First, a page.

“I am the conductor of the orchestra. I kind of make sure everything is in tune and make sure everything is moving. The real talent are the producers and the artists.”, he states in his measured manner. “The first little dream of me envisaging us being famous and having lots of money and making sure that could happen was the first empowering dream that I had. I don’t think that dreams are necessarily going to happen because you sometimes you have to work hard to make that dream a reality.”

As we talk, it becomes clear that, through the much publicised issues that have befallen the So Solid Crew that in their thirties, they are older and wiser. Further than that, they are keen to stress that the media vilification of them was completely unfounded and far from being a gang as Harvey states, So Solid was about empowerment.

 

“Those times in the 80’s and 90’s you had to be an adult from early on. All our street activities and our supposed gang issues happened when we were between 12 and 17.” Says Megaman with an openness that delves slightly into his own issues.

“I was on the other side of the law when I was seventeen and when I went inside that is when I had the dream and when I came out I said that I had had enough, I am not doing things this way. Two years down the line So Solid is signed, we are in deals, our own radio station, we are doing our own raves”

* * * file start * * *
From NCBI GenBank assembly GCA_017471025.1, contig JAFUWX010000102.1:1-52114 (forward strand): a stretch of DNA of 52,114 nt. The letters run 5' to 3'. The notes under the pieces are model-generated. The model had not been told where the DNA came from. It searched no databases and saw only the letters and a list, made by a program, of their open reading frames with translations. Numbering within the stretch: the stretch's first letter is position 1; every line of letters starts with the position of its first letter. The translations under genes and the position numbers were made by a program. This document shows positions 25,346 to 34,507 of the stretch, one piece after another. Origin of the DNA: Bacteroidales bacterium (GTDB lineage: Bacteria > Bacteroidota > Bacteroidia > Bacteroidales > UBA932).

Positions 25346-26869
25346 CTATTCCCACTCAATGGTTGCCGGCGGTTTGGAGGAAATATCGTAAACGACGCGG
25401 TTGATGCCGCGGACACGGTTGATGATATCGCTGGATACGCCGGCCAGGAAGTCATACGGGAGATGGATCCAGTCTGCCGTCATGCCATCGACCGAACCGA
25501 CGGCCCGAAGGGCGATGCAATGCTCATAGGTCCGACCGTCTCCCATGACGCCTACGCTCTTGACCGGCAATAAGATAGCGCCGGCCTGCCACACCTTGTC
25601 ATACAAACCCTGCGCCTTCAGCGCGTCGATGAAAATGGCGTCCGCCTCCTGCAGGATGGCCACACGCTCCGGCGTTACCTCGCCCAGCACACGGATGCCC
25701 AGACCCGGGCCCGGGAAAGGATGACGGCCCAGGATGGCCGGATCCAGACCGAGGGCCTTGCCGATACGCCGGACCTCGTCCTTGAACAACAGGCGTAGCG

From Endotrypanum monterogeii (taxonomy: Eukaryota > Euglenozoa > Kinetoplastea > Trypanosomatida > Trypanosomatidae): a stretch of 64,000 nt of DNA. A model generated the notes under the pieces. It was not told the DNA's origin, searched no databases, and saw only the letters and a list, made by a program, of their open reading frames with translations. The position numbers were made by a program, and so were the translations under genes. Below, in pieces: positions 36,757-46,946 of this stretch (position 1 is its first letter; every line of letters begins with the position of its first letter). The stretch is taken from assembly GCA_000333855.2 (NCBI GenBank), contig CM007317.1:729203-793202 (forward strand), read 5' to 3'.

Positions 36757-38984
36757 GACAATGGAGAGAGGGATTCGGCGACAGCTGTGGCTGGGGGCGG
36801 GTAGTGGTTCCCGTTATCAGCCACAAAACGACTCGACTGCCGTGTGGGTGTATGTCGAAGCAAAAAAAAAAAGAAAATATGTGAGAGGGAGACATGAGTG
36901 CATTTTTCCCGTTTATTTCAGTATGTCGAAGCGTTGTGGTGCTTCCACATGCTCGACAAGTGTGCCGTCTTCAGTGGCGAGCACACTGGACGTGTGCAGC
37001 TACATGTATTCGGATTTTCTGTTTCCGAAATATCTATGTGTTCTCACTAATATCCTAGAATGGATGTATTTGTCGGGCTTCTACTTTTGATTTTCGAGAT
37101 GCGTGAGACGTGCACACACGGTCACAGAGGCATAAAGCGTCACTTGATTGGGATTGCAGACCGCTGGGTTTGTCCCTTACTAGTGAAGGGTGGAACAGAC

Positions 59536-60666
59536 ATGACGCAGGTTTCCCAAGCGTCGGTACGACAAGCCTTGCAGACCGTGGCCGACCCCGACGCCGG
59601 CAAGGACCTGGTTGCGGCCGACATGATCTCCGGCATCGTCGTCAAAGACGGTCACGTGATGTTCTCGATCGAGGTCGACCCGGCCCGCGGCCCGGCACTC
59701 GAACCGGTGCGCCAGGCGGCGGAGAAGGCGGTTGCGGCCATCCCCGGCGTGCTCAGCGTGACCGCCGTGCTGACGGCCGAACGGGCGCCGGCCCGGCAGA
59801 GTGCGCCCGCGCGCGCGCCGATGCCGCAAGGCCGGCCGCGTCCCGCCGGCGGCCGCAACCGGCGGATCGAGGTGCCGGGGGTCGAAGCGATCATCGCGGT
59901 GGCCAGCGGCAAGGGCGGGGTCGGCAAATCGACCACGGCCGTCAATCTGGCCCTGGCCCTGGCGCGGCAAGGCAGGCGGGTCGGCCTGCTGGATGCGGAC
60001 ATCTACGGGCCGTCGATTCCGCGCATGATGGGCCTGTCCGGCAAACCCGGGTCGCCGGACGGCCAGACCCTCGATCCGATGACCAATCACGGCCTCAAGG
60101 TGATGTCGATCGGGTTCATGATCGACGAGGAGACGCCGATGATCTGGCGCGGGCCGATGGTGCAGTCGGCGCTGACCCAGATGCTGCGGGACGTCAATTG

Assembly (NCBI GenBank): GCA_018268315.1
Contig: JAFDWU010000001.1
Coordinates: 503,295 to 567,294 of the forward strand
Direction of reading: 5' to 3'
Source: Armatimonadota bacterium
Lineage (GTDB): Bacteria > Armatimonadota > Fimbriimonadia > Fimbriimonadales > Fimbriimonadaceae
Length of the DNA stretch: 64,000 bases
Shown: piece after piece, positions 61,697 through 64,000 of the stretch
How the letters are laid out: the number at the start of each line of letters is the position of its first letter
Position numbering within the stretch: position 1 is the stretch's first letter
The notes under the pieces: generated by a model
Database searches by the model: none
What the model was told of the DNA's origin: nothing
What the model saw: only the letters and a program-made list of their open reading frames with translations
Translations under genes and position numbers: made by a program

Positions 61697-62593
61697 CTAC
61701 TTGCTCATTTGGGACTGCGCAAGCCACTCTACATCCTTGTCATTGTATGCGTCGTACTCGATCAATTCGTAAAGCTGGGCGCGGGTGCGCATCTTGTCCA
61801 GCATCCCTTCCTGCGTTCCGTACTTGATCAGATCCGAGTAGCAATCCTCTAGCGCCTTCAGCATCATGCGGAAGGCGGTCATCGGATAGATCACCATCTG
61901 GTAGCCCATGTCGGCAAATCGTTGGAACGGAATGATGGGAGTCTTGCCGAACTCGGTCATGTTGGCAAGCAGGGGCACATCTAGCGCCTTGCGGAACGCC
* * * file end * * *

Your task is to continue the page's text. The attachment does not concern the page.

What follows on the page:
Harvey adds, “What people did not understand was So Solid was not a gang we had artists signed from different areas” and with an obvious astuteness for business with Megaman as the “conductor” it seems he made sure that his dream was water tight from that perspective.

“So Solid was built as an organisation to bring through talent and get these talents their first albums out of the way. It’s written in their contracts once you get your first album out of the way you are free to go.”

So ten years on and with their own kids, So Solid has made a return which technically should not happen because that many years out of the game- well you’re a has been but certain things have an indelible mark on periods of time.

Already with performances lined up at the MOBOS and the o2, it’s safe to say that on their initial return, So Solid are still relevant. People still want to see if they can relive the magic, create verses that never get old, and most significantly engross an old and new generation of music lovers when they drop their first nostalgically named single "Hot Wid The UK". They are going to be under scrutiny of course with some wolves waiting to take some big bites out of them but, right now right here, So Solid are doing it again and again!

“We do not have to fit in” states Harvey resolutely, “and I honestly say that with no arrogance because any artist that you watch in interviews from Chipmunk, to Wretch to Tinie they have all been affected. Tinie has a tune out now with J Cole what’s his first bar? 'Grew up listening to So Solid essentials' it says what it does on the tin and it will never be replicated or duplicated.”